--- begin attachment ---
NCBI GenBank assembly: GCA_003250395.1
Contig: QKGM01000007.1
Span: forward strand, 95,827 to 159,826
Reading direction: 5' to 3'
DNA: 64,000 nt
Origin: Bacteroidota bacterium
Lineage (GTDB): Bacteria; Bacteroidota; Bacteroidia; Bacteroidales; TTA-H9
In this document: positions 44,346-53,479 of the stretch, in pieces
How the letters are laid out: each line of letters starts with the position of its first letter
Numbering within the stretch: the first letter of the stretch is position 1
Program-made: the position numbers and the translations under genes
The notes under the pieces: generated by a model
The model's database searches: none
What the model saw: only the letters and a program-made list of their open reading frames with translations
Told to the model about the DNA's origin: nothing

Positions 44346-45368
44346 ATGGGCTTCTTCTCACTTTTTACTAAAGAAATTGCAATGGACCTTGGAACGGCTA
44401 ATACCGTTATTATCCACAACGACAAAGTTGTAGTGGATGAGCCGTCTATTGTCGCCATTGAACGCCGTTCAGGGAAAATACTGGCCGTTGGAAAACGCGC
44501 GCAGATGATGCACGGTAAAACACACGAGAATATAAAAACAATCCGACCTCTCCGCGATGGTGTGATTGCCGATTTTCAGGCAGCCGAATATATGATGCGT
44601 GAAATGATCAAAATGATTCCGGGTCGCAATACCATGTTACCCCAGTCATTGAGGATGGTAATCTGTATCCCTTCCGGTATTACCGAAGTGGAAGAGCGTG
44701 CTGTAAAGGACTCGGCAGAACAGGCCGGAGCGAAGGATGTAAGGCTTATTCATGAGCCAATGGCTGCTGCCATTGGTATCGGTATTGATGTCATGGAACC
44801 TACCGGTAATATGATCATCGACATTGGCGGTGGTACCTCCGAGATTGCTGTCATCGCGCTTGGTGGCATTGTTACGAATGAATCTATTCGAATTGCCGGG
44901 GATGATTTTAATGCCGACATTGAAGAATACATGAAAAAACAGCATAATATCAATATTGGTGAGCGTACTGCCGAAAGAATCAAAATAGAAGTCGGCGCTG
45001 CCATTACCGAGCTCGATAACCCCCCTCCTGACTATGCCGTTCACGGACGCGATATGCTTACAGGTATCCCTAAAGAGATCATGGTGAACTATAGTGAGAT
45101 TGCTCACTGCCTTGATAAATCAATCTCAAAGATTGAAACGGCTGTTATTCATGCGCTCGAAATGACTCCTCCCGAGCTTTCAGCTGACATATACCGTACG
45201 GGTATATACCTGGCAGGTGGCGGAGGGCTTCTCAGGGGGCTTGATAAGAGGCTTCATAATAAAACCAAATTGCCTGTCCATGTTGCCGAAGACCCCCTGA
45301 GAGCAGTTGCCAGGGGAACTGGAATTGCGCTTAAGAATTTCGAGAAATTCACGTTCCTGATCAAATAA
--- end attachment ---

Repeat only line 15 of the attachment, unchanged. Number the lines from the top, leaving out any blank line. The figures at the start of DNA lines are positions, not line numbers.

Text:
Told to the model about the DNA's origin: nothing